NHL 19 hopes to have players spending plenty of time on the ice in World of CHEL, the game’s brand new hub and ecosystem. It’s here that players will be able to take the action to the pond for the first time ever, and it’s here that customized players will be able to flaunt their flow as they do a handstand as the goal horn blares firetruck noises.
Depending on who you ask that’s either heaven or hell, but those are the differences that injecting personality bring you in a game.
We had the opportunity to check out each new game mode within World of CHEL, an area that NHL 19 creative director William Ho is confident will be a hit with fans. Of course, before players get started they’ll need to make an avatar for themselves. The Create-A-Player system has expanded with more options than NHL 18 had, and that’s largely in part due to the focus on customizable content in World of CHEL.
Once players have designed their avatar – obligatory “sick flow, bro” – the abundance of customizable gear options really becomes apparent: NHL 19 has over 1,000 selections to choose from when it comes to crafting one’s character. Players can pick from a wide variety of branded NHL gear, custom sticks, and street styles clothes that range from serious to silly (expect plaid pajamas, graffiti jackets, and plenty of bright colours). There’s also custom celebrations and audio horn / emote noises for when players score a goal or deliver a big hit. All told, the 900 wardrobe options and 300 audio selections allows players to imprint their own personality into World of CHEL. From what we’ve garnered, players should expect even more gear to be added down the line, too.
NHL Ones was the most exciting prospect for us, as it allows for quick and immediate action: players will go 1v1v1 in a no rules half-rink match. They have 3 minutes to put as many pucks into the back of the net as they can, and players who can skate and check well will absolutely shine here. Veterans of the franchise will be in for a humbling start, as the brand new Real Player Motion system has a huge impact on how skaters accelerate, turn, and deliver hits.
Players will have a chance to progress through four areas at the fictional Carter Lake pond hockey location every single day, starting with Tier 4 (a parking lot full of rinks and small crowds). With a few wins against online opposition, they’ll then progress to Tier 3 and be on the lake itself, then Tier 2 at the docks. Only the best players of the day will make it to top tier (called The Ring), which has much larger crowds and a Crashed Ice-inspired party setup. It’s here that the day’s top players will be rewarded for their efforts in the form of rare hockey bags that contain cosmetic unlocks:
So we have a pool of hockey bags with the casual gear in them. There’s a certain pool that you draw from, but then whoever is the daily champion gets an uber rare bag. We haven’t really nailed down the number, but a certain Top X for each day will also get a different hockey bag. Potentially, you could play every day and keep earning rewards until you complete that pool.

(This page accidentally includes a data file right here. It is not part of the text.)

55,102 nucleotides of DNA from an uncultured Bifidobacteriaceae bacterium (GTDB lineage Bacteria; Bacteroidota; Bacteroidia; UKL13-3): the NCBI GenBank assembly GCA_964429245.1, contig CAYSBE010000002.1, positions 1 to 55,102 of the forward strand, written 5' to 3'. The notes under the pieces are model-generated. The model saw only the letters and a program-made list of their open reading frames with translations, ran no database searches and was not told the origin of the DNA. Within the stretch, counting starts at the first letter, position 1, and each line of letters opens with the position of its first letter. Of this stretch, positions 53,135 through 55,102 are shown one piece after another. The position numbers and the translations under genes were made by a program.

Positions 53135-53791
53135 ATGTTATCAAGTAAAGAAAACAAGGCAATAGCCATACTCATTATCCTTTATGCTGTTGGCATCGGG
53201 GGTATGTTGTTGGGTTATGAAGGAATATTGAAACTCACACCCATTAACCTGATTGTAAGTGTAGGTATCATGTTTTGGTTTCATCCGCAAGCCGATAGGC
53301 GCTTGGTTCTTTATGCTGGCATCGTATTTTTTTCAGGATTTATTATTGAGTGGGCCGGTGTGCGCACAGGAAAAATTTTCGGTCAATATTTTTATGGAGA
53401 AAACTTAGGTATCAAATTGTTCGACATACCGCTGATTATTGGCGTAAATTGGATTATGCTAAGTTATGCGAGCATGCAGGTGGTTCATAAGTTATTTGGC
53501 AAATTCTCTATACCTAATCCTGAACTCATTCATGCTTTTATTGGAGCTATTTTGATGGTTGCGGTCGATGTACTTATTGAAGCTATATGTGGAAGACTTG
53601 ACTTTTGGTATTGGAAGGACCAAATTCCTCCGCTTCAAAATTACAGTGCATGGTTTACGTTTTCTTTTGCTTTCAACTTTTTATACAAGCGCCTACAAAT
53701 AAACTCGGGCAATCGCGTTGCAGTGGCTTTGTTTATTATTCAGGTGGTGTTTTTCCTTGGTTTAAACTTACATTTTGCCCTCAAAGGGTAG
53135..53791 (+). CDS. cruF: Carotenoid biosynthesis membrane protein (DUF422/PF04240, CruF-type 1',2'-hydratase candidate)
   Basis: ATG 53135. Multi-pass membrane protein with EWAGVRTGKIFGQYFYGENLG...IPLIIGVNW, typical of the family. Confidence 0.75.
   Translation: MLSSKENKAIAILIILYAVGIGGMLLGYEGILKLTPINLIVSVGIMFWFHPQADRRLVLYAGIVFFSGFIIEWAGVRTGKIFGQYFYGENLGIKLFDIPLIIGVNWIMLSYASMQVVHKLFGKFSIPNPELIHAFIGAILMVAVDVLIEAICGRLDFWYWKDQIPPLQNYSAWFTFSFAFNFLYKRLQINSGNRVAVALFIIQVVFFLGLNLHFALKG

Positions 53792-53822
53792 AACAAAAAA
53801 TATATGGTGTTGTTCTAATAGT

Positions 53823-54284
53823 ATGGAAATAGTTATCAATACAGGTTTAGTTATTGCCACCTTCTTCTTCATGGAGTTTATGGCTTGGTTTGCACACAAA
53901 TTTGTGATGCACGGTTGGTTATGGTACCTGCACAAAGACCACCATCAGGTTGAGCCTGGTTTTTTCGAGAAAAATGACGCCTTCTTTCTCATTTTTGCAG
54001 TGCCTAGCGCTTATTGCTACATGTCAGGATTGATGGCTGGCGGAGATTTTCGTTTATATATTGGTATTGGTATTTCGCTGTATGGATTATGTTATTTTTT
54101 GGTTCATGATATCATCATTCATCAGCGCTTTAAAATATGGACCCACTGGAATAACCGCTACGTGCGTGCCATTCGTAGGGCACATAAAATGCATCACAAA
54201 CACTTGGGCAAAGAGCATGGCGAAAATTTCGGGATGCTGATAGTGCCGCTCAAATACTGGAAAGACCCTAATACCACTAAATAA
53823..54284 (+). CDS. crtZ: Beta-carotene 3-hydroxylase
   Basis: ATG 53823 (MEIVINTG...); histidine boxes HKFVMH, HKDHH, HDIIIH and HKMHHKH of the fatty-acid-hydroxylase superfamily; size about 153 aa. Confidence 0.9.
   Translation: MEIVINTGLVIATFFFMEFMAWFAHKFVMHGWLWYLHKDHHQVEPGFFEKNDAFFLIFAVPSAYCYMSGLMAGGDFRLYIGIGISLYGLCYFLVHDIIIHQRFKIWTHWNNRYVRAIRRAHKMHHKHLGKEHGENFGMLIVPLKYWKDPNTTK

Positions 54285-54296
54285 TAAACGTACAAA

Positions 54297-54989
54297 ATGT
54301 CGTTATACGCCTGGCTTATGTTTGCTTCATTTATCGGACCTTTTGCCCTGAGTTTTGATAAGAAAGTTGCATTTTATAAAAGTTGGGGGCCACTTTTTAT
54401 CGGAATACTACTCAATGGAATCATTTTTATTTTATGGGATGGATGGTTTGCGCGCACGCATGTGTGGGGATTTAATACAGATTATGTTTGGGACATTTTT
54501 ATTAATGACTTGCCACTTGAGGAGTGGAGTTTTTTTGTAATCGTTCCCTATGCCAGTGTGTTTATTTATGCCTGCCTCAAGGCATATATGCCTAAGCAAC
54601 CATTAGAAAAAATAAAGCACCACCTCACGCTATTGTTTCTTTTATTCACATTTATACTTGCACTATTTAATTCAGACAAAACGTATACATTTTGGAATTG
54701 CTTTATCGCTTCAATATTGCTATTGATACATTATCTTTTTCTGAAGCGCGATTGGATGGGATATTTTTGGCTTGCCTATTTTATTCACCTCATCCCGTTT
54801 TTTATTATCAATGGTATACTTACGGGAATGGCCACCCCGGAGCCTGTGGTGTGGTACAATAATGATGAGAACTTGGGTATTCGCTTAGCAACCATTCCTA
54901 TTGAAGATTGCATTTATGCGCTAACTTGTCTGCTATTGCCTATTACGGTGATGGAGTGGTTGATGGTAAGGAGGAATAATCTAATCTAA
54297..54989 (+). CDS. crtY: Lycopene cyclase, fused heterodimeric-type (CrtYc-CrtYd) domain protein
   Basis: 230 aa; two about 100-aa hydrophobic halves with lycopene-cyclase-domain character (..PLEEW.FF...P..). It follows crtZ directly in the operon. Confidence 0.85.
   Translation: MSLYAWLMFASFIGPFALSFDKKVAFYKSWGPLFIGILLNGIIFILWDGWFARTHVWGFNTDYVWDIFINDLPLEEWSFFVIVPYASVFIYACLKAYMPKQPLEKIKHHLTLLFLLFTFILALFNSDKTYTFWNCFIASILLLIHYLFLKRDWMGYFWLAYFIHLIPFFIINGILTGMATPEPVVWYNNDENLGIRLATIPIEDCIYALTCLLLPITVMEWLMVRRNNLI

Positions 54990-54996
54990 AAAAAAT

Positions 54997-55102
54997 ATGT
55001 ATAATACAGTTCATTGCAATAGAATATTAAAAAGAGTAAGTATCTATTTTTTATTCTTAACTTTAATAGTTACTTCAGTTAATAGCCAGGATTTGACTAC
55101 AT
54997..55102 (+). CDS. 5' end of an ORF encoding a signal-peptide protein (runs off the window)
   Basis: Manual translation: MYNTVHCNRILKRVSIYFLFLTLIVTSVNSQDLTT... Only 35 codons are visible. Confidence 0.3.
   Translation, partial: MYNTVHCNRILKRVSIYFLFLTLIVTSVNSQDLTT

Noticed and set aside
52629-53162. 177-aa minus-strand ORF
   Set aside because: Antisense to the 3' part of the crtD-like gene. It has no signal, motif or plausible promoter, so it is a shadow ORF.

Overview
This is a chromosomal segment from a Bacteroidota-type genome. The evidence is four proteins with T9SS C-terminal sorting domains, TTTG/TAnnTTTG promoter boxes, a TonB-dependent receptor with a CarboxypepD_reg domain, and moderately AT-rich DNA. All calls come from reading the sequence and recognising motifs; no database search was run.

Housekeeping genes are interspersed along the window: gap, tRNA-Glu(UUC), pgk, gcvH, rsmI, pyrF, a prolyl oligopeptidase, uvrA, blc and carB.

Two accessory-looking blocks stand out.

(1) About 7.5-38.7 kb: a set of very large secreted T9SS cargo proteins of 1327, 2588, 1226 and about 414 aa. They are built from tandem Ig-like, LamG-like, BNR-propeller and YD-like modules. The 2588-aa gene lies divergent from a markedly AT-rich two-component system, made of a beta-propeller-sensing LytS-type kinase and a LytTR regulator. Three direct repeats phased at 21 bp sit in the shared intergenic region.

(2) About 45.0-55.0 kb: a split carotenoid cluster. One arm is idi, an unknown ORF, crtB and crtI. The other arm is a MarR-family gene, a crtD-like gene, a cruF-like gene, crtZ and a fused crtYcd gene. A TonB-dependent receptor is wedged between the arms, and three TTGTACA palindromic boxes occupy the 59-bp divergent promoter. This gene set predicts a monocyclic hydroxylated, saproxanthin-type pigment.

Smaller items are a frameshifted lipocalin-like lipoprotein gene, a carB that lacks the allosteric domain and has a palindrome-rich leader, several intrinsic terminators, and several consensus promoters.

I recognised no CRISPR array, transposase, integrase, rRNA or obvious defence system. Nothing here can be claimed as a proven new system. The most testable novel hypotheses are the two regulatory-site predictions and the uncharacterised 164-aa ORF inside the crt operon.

We found that Ones brought the most trash talk and banter, and the half-rink setup lead to some brutal hits happening in the sharp corners of the half-rink. With three players rushing in to get the loose puck, the new RPM physics engine really has its work cut out as the bodies start flying. It handles it well.
NHL Threes has made its grand return, and it allows for fast action that players can quickly hop into through circuit mode or drop-in action. Players unlock new teammates and customization options as they progress through Threes, and these range from NHL players past-and-present all the way to team mascots with pretty good on-ice stats. With decorative rinks and a variety of arcade style rules (for instance, the next goal could be worth 2 and takes away 1 point from your opponent), it’s a pretty fun, stress-free way to enjoy the game.
The NHL Pro-AM mode seems to be targeted towards new players, as it’ll ease them into the process of player locking and implementing strategy beyond just taking the puck and rushing in. It’s fairly tame compared to the other modes, but players will be able to utilize their custom player, pick a position, and learn up the basics of the game through a variety of set challenges featuring a wide variety of past-and-present NHL players.
The EA Sports Hockey League also returns and let’s players drop into matches and clubs, picking between either 3v3 or 6v6 action. Players will pick from 12 classes (e.g. sniper, power forward, butterfly goalie) and take the action into the online league system. This has been around for a few iterations of NHL, and fans should expect more of what they’re used to.
World of CHEL does a great job in bringing a variety of different playing opportunities to the masses. Playing a 1v1v1 game out on the pond is a completely different experience than completing challenges in Pro-AM, which in turn feels completely different than competing online in the EASHL. The World of CHEL is pretty diverse, and we talked away impressed with how much fun the combined experience was.
Of course, that isn’t to say that all of EA Sports’ attention went to World of CHEL. There may not be a cinematic story mode this year, but this cycle of the annual title was a huge one in terms of general gameplay enhancements and Franchise Mode tweaks. When the game comes out in September, fans can be the judge on if NHL 19‘s new physics engine delivers a real hit.
NHL 19 will release on September 14, 2018 on PlayStation 4 and Xbox One.
You can find John on Twitter at @Makelevi, where by now he’s probably posted his favorite custom NHL 19 gear. It’s…it’s pretty dope.